In honor of 4/20, we thought it would be appropriate to share some statistics of the effect the War on Drugs has had in the United States. The War began in President Nixon’s era and is still being waged today. Here are some statistics showing how ineffective and costly it has been.

The Statistics

  • Amount spent annually in the U.S. on the war on drugs: $47+ billion
  • Number of arrests in 2017 in the U.S. for drug law violations: 1,632,921
  • Number of drug arrests that were for possession only: 1,394,514 (85.4 percent)
  • Number of people arrested for a marijuana law violation in 2017: 659,700
  • Number of those charged with marijuana law violations who were arrested for possession only: 599,282 (90.8 percent)
  • Percentage of people arrested for drug law violations who are Black or Latino: 46.9% (despite making up just 31.5% of the U.S. population)
  • Number of people in the U.S. incarcerated in 2016: 2,205,300 – the highest incarceration rate in the world
  • Number of people in the U.S. incarcerated for a drug law violation in 2016: 456,000
  • Number of people in the U.S. who died from an accidental drug overdose in 2017: 72,000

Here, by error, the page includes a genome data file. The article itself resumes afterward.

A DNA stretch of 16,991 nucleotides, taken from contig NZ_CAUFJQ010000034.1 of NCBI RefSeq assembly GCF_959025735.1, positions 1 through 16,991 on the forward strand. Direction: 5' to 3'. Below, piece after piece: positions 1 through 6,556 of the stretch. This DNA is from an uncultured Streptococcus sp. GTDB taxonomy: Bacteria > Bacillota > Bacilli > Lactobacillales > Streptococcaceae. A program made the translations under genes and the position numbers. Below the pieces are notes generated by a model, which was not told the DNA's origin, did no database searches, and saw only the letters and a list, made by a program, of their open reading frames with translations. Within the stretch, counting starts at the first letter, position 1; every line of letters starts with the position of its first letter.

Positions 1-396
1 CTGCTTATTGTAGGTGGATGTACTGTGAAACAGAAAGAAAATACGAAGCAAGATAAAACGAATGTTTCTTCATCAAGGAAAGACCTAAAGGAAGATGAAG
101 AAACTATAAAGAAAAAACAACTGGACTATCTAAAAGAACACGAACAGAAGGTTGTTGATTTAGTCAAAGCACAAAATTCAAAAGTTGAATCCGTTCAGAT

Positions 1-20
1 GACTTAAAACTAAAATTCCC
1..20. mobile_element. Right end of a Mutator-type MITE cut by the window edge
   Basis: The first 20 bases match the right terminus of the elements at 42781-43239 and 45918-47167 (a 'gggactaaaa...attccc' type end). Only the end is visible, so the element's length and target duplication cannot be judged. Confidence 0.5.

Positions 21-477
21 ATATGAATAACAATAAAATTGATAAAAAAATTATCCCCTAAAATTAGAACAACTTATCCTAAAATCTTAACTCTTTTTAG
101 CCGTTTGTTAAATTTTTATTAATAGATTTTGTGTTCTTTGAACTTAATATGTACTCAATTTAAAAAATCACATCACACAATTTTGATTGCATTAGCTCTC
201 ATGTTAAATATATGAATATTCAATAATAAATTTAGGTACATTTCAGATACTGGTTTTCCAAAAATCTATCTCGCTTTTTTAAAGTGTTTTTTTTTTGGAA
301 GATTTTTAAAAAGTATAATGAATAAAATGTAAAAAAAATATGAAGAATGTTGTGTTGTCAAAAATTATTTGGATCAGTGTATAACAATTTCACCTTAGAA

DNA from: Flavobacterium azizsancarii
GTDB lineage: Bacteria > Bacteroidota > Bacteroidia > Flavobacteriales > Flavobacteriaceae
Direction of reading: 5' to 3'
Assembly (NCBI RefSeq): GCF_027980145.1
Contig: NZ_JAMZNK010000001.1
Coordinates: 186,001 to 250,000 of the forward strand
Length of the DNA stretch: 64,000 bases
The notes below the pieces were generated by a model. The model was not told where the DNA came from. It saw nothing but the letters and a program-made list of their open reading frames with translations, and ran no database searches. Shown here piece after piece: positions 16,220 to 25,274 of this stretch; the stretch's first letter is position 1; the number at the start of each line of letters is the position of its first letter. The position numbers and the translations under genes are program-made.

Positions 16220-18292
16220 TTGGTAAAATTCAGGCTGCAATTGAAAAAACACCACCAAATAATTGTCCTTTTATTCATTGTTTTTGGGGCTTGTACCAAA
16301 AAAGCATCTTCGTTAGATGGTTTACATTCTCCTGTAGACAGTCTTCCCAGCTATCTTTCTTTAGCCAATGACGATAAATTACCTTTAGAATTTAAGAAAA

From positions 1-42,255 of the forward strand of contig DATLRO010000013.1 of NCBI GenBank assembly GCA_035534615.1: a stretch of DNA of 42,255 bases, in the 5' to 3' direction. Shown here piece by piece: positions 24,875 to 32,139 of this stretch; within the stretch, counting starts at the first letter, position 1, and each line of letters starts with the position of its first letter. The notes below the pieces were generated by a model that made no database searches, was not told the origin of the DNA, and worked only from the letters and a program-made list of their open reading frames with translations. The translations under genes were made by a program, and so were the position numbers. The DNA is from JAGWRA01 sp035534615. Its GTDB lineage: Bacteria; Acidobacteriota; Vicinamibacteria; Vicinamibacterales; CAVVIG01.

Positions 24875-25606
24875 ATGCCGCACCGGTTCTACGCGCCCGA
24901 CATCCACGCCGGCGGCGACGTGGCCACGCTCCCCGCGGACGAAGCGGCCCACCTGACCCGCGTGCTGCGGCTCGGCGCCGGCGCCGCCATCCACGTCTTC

• Number of people killed in Mexico’s drug war since 2006: 200,000+
  • Number of people killed in the Philippines drug war since 2016: 12,000+
  • Number of students who have lost federal financial aid eligibility because of a drug conviction: 200,000+ 

Trending Toward Legalization

  • Number of states that allow the medical use of marijuana: 33+ District of Columbia
  • Number of states that have legalized marijuana: 10 (Alaska, California, Colorado, Maine, Massachusetts, Michigan, Nevada, Oregon, Vermont and Washington State) + District of Columbia
  • Number of states that have decriminalized or removed the threat of jail time for simple possession of small amounts of marijuana: 22
  • The Centers for Disease Control and Prevention found that syringe access programs lower HIV incidence among people who inject drugs by: 80 percent
  • Tax revenue that drug legalization would yield annually, if currently-illegal drugs were taxed at rates comparable to those on alcohol and tobacco: $58 billion

Conclusion

Obviously, there are many downsides to the War on Drugs. The number of individuals in jail for drug possession, even for just possessing marijuana, is astronomically high compared to other countries. The Drug War in Mexico is devastating communities and causing thousands of deaths, due to the stronghold drug cartels have on territories in Mexico.

The benefits from legalizing marijuana in the very least are indisputable. The Mexican drug cartels would be devastated and the U.S. would solve a huge humanitarian crisis along the border. Marijuana could be taxed and bring in extra revenue for the government to spend on rehabilitation programs for drug abusers to use. Fortunately, many states have been wise enough to see these benefits and are slowly beginning to legalize marijuana in their own.

One thought on “The War on Drugs

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